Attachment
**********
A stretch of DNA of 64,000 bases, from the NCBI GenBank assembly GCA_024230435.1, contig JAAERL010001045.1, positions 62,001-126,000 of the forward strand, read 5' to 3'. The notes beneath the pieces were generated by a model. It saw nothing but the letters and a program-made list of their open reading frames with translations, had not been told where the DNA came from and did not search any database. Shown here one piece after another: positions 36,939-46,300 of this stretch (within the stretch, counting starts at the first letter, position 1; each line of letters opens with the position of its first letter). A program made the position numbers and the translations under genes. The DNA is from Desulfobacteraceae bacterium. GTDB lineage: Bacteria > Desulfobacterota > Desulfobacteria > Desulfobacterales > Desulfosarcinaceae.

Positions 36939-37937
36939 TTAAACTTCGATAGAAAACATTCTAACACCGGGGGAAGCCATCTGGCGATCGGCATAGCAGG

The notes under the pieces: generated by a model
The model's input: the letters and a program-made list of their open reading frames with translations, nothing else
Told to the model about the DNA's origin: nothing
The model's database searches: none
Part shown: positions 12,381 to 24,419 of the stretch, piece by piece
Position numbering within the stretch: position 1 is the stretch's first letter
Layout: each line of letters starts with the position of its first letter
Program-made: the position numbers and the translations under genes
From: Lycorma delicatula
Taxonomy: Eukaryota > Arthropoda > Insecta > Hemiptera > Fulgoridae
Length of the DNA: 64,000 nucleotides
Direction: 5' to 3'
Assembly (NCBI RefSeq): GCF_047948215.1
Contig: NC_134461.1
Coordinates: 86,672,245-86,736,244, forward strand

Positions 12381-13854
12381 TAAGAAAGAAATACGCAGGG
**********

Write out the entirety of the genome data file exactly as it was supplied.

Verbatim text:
A stretch of DNA of 64,000 bases, from the NCBI GenBank assembly GCA_024230435.1, contig JAAERL010001045.1, positions 62,001-126,000 of the forward strand, read 5' to 3'. The notes beneath the pieces were generated by a model. It saw nothing but the letters and a program-made list of their open reading frames with translations, had not been told where the DNA came from and did not search any database. Shown here one piece after another: positions 36,939-46,300 of this stretch (within the stretch, counting starts at the first letter, position 1; each line of letters opens with the position of its first letter). A program made the position numbers and the translations under genes. The DNA is from Desulfobacteraceae bacterium. GTDB lineage: Bacteria > Desulfobacterota > Desulfobacteria > Desulfobacterales > Desulfosarcinaceae.

Positions 36939-37937
36939 TTAAACTTCGATAGAAAACATTCTAACACCGGGGGAAGCCATCTGGCGATCGGCATAGCAGG

The notes under the pieces: generated by a model
The model's input: the letters and a program-made list of their open reading frames with translations, nothing else
Told to the model about the DNA's origin: nothing
The model's database searches: none
Part shown: positions 12,381 to 24,419 of the stretch, piece by piece
Position numbering within the stretch: position 1 is the stretch's first letter
Layout: each line of letters starts with the position of its first letter
Program-made: the position numbers and the translations under genes
From: Lycorma delicatula
Taxonomy: Eukaryota > Arthropoda > Insecta > Hemiptera > Fulgoridae
Length of the DNA: 64,000 nucleotides
Direction: 5' to 3'
Assembly (NCBI RefSeq): GCF_047948215.1
Contig: NC_134461.1
Coordinates: 86,672,245-86,736,244, forward strand

Positions 12381-13854
12381 TAAGAAAGAAATACGCAGGG